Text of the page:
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Frequently Asked Questions

Acronyms

MCL = maximum contaminant level

OUs = Operable Units

ppb = parts per billion

ROD = Record of Decision

Table of Contents

Prepared May 2013

General

1. How many wells has EPA sampled? How many homes have wells that exceed the Maximum Contaminant Level for benzene?

EPA has tested 43 private wells in Wedron. Seven exceed the Maximum Contaminant Level, or MCL, for benzene of 5 parts per billion, while two were just below that level.  We are providing bottled water for these nine homes, and have installed temporary whole-house treatment units.

2. What does EPA plan to do to help people with contaminated wells?

From our November 16, 2012, Action Memo (PDF) (20pp, 1.4MB):
First, we will continue to provide bottled water to residents with contaminated wells until we put an alternative water source in place.
Second, we will continue to provide temporary whole-house treatment units until we choose a long-term option.
Third, we will evaluate three options:
Option 1 – install whole-house treatment units that remove volatile organic compounds, or VOCs. We will maintain those units for one year, and then property owners must maintain them.
Option 2 – drill a shared semi-private deep well that is double-cased to prevent contamination.
Option 3 – tie affected homes into new semi-private deep wells outside the ground-water plume area.
Fourth, we will put one of these three options in place.
Fifth, if we connect homes to new semi-private deep wells, we will close the contaminated wells according to state and local well abandonment procedures.

3. Who pays for maintenance?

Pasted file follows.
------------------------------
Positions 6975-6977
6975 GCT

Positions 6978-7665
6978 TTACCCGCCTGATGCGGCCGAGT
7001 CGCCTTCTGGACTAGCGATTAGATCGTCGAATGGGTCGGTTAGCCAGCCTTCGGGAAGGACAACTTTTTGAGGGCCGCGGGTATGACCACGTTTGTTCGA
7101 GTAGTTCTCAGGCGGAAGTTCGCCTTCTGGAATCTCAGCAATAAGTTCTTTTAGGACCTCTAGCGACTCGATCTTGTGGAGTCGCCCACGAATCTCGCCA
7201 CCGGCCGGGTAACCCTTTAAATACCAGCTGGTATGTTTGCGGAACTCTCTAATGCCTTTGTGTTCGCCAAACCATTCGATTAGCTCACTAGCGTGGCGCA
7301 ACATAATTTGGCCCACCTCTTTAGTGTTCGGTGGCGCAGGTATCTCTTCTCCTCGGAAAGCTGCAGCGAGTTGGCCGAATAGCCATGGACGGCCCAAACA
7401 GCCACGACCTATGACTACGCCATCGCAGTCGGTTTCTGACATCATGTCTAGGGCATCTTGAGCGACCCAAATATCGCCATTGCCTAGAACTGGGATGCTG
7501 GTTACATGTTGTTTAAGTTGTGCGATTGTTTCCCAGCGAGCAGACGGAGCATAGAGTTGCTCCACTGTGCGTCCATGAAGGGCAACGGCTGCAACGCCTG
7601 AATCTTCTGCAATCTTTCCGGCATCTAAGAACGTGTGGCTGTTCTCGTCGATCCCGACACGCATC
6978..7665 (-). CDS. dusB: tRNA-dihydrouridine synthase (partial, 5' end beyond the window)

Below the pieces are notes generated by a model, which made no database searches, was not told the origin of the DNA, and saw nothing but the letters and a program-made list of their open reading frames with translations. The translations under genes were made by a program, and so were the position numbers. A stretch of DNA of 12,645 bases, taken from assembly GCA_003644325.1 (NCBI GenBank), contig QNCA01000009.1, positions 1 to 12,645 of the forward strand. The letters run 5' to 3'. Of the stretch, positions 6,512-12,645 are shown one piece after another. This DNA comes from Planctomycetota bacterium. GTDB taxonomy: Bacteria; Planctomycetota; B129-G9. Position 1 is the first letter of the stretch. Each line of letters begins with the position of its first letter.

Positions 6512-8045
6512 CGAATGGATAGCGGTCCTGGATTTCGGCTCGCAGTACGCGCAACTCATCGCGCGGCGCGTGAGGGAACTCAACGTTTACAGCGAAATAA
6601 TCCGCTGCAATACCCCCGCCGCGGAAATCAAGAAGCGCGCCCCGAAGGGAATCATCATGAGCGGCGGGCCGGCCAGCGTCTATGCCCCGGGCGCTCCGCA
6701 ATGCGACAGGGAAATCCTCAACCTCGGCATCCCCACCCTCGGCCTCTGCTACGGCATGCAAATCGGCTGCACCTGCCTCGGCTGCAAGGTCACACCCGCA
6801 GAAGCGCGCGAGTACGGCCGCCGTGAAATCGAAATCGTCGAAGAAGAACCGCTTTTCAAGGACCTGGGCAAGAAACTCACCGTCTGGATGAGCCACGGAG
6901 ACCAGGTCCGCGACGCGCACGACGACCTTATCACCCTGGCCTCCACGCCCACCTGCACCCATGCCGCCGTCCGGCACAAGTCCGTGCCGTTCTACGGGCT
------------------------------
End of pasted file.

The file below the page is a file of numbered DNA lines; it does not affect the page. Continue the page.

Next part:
Property owners would be responsible for maintenance of whole-house treatment units after one year. If EPA connects residences to a new semi-private deep well, they should create a legal agreement that covers maintenance issues and fees.  They should consider paying into an association fund to maintain the well, the pump and the water main, as well as to pay for sampling the well.

4. How long will it be before the EPA provides an alternative water supply to homes with well water contamination?

Once any required legal agreements are done, we expect to complete the project in 90-120 days.

5. Can there be legal problems among the residents connected to a shared well?

Yes.  So we recommend residents create a legal agreement to handle maintenance and set up ways to resolve disagreements. This should be done before we install the shared well.

6. Will it make a difference to other non-contaminated wells if a new well is built for the nine affected homes?

We may find contaminated drinking water in the future at additional homes close to the plume, so we’re evaluating what to do if that happens.  Our November 16, 2012 Action Memo says we intend to cover the cost of additional ground-water sampling and provide alternative water supply to as many as 10 additional homes if needed.

7. If there is a possibility more homes may have their wells contaminated, couldn’t EPA provide more homes – besides the nine mentioned – access to a new communal well?

We have funds to provide alternative water only to residents with wells that show contamination above or near the MCL. We’re evaluating what we might do to provide an alternative water supply to residents whose wells become contaminated in the future.

8. After the nine affected homes get an alternative water supply, will EPA test the water in those wells and in the rest of the community?

EPA has sampled the whole-house filters to make sure they are working properly, and results show they are. If the semi-private well is installed, we will sample the well on installation and for the first year.  The residents will be responsible for annual sampling after that.

9. How does benzene affect plumbing, water heaters and water softeners?  If my well water has benzene, will I need to replace my home’s plumbing and water heater?

We installed carbon filter units in homes with contaminated wells.  Granular carbon in combination with packed tower aeration has proven effective for removing benzene from water to below the MCL. Each homeowner will have to decide for themselves whether to replace any plumbing.

10. How is the carbon in whole-house treatment units disposed of? Is it considered hazardous waste?